Himal Southasian is published by the not-for-profit The Southasia Trust, Lalitpur, Nepal. It is Southasia’s first and only regional news and analysis magazine. Stretching from Afghanistan to Burma, from Tibet to the Maldives, this region of more than 1.4 billion people shares great swathes of interlocking geography, culture and history. Yet today neighbouring countries can barely talk to one another, much less speak in a common voice. For two decades, Himal Southasian has strived to define, nurture, and amplify that voice.
Independent, non-nationalist, pan-regionalist – Himal tells Indians and Nepalis about Pakistanis and Afghans, Sri Lankans and Burmese about Tibetans and Maldivians, and the rest of the world about this often-overlooked region. Critical analysis, commentary, opinion, essays and reviews – covering regional trends in politics and economics with the same perspective as culture and history, Himal stories do not stop at national borders, but are followed wherever they lead.
'Southasia' as one word
Readers will note, and perhaps wonder why, Himal's editorial stylebook favours 'Southasia' as one word. Well, as a magazine seeking to restore some of the historical unity of our common living space - without wishing any violence on the existing nation states - we believe that the aloof geographical term 'South Asia' needs to be injected with some feeling. 'Southasia' does the trick for us, albeit the word is limited to English-language discourse.
Editor and Publisher
Kanak Mani Dixit
Laxmi Murthy (Bengaluru)
Afsan Chowdhury (Dhaka), Beena Sarwar (Karachi), Deepak Thapa (Kathmandu), Jehan Perera (Colombo), Manisha Aryal (Kathmandu), Mitu Varma (Delhi), Rajashri Dasgupta (Calcutta)
Patan Dhoka, Lalitpur, Nepal
GPO Box: 24393, Kathmandu, Nepal
Tel: +977 1 5547279, +977 1 5552141
Library of Congress Control number 88 912882
Himal Southasian, a review magazine
The editors of Himal welcome query notes from prospective writers in all areas of our magazine’s specialisation, including reportage, analysis and opinion. Pitches should be no more than one page in length, and should introduce the proposed article and, briefly, the writer’s background.
Himal Southasian is not a news magazine. Rather, we specialise in longer, expository articles. While the majority of our write-ups are under 2000 words, the editors regularly carry articles of up to 4000 words and above, provided both the subject and writing are able to sustain reader's interest.
Himal publishes several kinds of articles, including analyses and reports, opinions, interviews, photo features, book reviews, as well as more personalised and/or unusual reflections. Our topics are as varied as is the Southasian region itself: economics, politics and social issues, as well as explorations of culture, history, and modern trends.
Himal is interested in hearing from new writers. We do not have staff writers, and rely on independent thinkers and contributors from all over Southasia, not limited to the major cities.
We ask that potential correspondents familiarise themselves with Himal and its variety of articles before sending query notes. The magazine’s archives are freely available online. When formulating potential submissions, please bear in mind the following:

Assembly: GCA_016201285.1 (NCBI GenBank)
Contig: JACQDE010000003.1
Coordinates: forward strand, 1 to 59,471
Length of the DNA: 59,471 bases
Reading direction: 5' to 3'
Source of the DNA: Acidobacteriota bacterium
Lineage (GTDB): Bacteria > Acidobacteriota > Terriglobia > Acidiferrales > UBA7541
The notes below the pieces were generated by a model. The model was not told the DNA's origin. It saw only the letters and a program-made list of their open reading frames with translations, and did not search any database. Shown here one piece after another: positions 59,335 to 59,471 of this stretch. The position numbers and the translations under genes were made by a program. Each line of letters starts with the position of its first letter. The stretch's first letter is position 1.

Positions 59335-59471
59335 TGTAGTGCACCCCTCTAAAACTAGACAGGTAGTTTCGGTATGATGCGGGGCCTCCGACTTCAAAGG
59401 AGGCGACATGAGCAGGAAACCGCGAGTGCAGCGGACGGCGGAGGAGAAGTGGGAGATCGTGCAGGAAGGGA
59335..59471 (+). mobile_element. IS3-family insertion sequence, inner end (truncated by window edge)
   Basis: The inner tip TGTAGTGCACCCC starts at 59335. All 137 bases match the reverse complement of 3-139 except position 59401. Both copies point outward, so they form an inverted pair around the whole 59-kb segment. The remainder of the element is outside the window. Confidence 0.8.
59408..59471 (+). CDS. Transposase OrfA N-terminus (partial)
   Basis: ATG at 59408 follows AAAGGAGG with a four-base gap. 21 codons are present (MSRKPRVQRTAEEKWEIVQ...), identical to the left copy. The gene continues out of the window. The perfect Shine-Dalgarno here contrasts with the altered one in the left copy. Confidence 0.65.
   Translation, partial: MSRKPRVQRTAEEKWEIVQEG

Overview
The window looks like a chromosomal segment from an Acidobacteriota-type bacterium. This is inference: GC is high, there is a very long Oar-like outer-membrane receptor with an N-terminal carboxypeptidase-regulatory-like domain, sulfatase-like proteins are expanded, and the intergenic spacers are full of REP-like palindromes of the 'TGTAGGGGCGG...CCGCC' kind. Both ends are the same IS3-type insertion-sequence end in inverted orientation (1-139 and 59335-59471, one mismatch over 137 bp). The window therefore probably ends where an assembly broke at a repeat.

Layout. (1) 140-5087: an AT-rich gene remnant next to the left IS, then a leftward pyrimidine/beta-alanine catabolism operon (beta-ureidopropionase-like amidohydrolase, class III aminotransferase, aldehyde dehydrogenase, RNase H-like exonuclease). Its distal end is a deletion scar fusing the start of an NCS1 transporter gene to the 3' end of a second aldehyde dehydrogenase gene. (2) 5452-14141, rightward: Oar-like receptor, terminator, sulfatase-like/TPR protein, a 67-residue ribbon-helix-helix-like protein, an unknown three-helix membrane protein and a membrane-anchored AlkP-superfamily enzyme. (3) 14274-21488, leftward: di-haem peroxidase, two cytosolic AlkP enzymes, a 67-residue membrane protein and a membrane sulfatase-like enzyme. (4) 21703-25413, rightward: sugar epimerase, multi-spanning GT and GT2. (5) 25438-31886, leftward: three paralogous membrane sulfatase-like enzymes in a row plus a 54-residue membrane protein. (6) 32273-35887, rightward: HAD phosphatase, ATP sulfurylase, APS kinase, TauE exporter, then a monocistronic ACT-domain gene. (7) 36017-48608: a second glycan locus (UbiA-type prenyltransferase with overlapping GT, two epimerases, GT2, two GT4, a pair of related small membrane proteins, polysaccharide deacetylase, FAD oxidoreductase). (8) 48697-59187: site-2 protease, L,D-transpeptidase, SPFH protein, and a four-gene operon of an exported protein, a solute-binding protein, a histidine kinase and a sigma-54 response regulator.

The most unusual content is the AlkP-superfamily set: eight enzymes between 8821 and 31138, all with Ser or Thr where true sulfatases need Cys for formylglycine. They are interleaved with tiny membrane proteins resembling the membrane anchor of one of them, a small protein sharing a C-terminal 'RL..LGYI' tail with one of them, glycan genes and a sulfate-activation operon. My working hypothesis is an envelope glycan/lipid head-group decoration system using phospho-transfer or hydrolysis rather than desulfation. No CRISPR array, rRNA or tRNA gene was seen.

- Articles should not be dated upon submission. Further, our analysis should ideally remain useful in archival form.
- Himal does not accept submissions published previously in any form.
- The editors are particularly interested in pieces that have a regional impact. Although we welcome extremely localised stories, we place emphasis on uniquely connective and intra-regional reports and analyses. Himal is happy to receive in-depth articles on subjects not covered by mainstream media in each of the regional countries.
- Himal offers a unique platform for debate on some of the most critical regional issues of the day. We seek rigour in both research and argumentation, but we also emphasise skill and style in writing and presentation.
- Our readership is extremely diverse in background, specialisation and geography. Articles must engage specialists, but also inform non-specialists and general-interest readers.
- Himal is open-ended! Once you have gotten a feel for our approach and interests, feel free to surprise us with unique perspectives, focuses, correlations and suggestions.
The editorial staff will select submissions. Once accepted, articles are edited and played back as necessary. Payment scale for Himal articles averages between USD 50-100. Copyright remains with Himal unless otherwise agreed.
Editors, Himal Southasian
Romila Thapar addresses invitees at the
Southasian relaunch of Himal Southasian,
IIC, New Delhi, January 2013.
China, Southasia and India
On May 19 2013, newly appointed Chinese Premier Li Keqiang arrived in New Delhi for a series of meetings with Indian Prime Minister Manmohan Singh. The visit is Keqiang's first outside of China since assuming power in March.
From our archive:
Purna Basnet discusses Chinese engagement in Nepal vis-a-vis security issues in Tibet and broader geo-strategic plans in Southasia (April 2011).
Fatima Chowdury relates the story of Calcutta's Indian Chinese community through the lens of political and economic upheavals in Southasia and China (May 2009).
Simon Long notes the importance of the Sino-Indian relationship for the rest of Southasia (September 2006).
J.N Dixit ruminates on the strategic concerns of the 'Middle Kingdom' in the wake of India's 1998 nuclear tests (June 1998).